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boxerab
Challenger

Global memory for work item cache

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Due to to local memory limitations, I need to use global memory as cache for my work items.

Suppose I have 1000 work groups with 64 work items each. Each item needs 4K cache. Cache doesn't need to persist after work item completes.

I will allocate one single global memory buffer and assign one chunk of size 4K to each work item.

(I am targeting AMD GPUs)

What is the minimum size I would need to guarantee that there would not be any concurrency issues between work items?

Since AMD has <= 64 CUs, my guess is

64 * 128 * 4000 bytes, and use (global work item ID % (64*128)) to assign a cache chunk to a work item.

Thanks,

Aaron

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dipak
Staff
Staff

Re: Global memory for work item cache

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What would be a safe max for in-flight wavefronts on current hardware?

On GCN device, the theoretical limit of max. in-flight wavefronts is: numOfCU * 4 * 10  [as each SIMD unit has instruction buffer for 10 wavefronts]

can I guarantee that work items are scheduled in order of their global work item id ? 

I don't think you can assume an in-order execution unless you create your own chain of dependency. In this scenario, your program may under-utilise the capability of the running device.

Generally, a ND-range consists of multiple work-groups and work-groups are assigned to multiple CUs. All work-items in a work-group are executed on same CU, however a CU can process multiple work-groups at a time. CUs operate independently of each other. It is also possible for different SIMDs within a CU to execute different instructions. As a result, it is not expected that work-items will be processed in order of their global id.

If I can guarantee this, then if let's say M is max in-flight wavefronts, and each wavefront has 64 work items,  then (global work item id) % (M*64) would give me a unique id into my cache that would prevent concurrency issues.

I think, the answer is same as previous.

Regards,

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dipak
Staff
Staff

Re: Global memory for work item cache

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Hi Aaron,

Sorry, I don't understand the above calculation. I think the exact number depends on the device capability as well as the application itself. You have to consider max. number of in-flight wavefronts to avoid any kind of concurrency issue.

Regards,

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boxerab
Challenger

Re: Global memory for work item cache

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Thanks, Dipak. What would be a safe max for in-flight wavefronts on current hardware?  Also, can I guarantee that work items are scheduled in order of their global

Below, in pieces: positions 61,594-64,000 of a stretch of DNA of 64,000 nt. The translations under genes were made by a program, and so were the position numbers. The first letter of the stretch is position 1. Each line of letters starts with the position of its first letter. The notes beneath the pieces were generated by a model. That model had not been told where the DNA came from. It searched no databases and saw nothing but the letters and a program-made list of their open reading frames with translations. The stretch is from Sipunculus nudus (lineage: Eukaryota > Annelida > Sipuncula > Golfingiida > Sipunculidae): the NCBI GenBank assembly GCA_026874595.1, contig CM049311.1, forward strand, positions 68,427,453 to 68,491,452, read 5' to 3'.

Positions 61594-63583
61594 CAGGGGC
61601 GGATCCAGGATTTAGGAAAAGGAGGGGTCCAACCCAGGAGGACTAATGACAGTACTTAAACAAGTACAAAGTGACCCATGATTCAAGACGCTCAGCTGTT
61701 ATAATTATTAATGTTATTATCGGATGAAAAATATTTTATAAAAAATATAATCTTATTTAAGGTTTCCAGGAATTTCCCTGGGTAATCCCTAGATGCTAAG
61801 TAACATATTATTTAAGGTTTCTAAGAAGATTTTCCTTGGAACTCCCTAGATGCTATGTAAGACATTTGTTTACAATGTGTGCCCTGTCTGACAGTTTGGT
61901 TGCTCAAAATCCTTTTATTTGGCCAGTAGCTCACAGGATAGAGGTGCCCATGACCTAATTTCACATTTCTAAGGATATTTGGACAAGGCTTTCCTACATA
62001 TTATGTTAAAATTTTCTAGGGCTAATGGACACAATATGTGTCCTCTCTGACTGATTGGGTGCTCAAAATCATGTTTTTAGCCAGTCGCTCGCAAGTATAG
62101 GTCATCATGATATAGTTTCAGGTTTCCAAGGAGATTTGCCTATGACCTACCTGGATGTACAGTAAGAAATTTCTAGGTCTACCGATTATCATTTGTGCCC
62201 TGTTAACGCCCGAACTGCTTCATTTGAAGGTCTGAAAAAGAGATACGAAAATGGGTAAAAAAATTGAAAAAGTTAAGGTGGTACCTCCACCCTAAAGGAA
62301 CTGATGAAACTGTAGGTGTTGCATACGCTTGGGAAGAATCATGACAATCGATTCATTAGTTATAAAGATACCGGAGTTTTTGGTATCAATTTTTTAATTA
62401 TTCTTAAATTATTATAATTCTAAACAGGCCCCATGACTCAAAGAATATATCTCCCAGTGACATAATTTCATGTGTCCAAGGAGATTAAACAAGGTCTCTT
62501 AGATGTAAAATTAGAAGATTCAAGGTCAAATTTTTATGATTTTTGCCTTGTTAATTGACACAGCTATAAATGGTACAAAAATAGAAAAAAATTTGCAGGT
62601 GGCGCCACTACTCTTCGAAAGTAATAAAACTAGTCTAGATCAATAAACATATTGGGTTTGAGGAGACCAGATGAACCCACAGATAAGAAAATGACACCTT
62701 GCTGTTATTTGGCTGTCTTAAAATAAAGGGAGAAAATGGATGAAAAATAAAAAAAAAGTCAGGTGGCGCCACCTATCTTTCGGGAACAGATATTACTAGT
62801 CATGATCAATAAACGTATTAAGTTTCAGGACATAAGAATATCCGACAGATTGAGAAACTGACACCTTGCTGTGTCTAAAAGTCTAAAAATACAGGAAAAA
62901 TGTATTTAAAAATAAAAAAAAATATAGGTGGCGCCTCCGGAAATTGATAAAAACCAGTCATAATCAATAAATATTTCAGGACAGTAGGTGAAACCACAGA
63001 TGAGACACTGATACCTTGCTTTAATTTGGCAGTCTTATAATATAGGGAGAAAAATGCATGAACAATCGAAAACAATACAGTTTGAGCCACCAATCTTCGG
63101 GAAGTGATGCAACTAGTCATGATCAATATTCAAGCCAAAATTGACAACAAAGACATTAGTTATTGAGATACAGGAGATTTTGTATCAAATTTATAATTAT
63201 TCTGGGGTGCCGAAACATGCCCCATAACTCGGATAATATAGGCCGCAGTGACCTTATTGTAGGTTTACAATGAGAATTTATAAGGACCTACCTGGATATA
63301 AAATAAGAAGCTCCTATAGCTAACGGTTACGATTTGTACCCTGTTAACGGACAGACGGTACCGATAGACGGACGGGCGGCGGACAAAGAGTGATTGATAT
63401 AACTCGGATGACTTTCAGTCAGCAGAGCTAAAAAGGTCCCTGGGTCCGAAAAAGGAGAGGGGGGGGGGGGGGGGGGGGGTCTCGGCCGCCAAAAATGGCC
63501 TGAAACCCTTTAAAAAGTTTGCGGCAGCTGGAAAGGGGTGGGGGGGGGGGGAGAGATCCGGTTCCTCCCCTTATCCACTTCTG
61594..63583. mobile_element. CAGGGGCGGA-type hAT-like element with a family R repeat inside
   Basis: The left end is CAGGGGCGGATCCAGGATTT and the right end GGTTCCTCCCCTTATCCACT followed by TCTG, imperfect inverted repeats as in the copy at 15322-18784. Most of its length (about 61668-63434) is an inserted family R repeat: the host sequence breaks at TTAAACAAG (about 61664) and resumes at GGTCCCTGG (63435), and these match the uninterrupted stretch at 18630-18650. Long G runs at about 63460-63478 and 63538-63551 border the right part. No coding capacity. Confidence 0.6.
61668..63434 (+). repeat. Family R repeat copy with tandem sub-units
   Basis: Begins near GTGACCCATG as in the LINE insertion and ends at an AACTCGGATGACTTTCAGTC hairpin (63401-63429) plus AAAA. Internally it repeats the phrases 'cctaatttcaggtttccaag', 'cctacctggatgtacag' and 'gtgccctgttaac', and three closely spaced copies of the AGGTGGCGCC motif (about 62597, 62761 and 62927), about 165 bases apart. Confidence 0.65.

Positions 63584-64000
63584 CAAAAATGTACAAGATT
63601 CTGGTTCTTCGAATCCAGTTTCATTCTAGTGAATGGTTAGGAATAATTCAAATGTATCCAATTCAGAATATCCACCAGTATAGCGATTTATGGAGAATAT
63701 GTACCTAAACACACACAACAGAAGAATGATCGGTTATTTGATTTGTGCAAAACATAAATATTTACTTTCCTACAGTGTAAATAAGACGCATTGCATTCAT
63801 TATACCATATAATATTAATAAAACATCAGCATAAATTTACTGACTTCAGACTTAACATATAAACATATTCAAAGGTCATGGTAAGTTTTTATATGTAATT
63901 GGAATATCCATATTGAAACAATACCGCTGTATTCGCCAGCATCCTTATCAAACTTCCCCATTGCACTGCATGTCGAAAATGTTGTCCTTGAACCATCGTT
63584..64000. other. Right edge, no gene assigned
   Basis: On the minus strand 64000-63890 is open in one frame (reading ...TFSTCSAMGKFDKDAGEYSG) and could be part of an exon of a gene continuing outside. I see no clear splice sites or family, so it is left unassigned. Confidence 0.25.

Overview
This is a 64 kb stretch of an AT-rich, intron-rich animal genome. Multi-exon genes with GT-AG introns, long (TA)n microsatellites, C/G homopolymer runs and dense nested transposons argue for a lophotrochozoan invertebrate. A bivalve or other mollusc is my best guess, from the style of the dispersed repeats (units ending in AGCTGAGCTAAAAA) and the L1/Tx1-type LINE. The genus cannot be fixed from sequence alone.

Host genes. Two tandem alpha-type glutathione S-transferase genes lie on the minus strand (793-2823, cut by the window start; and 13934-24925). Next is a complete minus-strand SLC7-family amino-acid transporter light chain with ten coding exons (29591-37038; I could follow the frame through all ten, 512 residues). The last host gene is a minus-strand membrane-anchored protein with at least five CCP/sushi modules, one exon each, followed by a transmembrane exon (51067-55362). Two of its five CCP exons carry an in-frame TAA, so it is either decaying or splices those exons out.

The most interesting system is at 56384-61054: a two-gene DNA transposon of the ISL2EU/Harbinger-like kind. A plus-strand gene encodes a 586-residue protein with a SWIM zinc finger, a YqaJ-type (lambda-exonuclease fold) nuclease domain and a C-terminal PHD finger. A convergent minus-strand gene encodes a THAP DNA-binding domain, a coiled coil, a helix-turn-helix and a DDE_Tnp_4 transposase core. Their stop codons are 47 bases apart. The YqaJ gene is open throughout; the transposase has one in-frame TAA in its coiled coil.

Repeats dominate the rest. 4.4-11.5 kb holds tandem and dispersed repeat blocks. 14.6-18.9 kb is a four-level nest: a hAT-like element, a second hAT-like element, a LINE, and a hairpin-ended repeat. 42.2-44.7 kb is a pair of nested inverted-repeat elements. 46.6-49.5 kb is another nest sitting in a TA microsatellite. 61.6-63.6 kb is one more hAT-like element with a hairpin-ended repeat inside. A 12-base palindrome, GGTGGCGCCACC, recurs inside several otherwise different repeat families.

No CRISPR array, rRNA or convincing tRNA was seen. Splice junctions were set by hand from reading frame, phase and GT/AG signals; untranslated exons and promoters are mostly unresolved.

work item id ?   If I can guarantee this, then if let's say M is max in-flight wavefronts, and each wavefront has 64 work items,  then

(global work item id) % (M*64)

would give me a unique id into my cache that would prevent concurrency issues.

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dipak
Staff
Staff

Re: Global memory for work item cache

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What would be a safe max for in-flight wavefronts on current hardware?

On GCN device, the theoretical limit of max. in-flight wavefronts is: numOfCU * 4 * 10  [as each SIMD unit has instruction buffer for 10 wavefronts]

can I guarantee that work items are scheduled in order of their global work item id ? 

I don't think you can assume an in-order execution unless you create your own chain of dependency. In this scenario, your program may under-utilise the capability of the running device.

Generally, a ND-range consists of multiple work-groups and work-groups are assigned to multiple CUs. All work-items in a work-group are executed on same CU, however a CU can process multiple work-groups at a time. CUs operate independently of each other. It is also possible for different SIMDs within a CU to execute different instructions. As a result, it is not expected that work-items will be processed in order of their global id.

If I can guarantee this, then if let's say M is max in-flight wavefronts, and each wavefront has 64 work items,  then (global work item id) % (M*64) would give me a unique id into my cache that would prevent concurrency issues.

I think, the answer is same as previous.

Regards,

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boxerab
Challenger

Re: Global memory for work item cache

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Thanks, Dipak. That clears things up for me.

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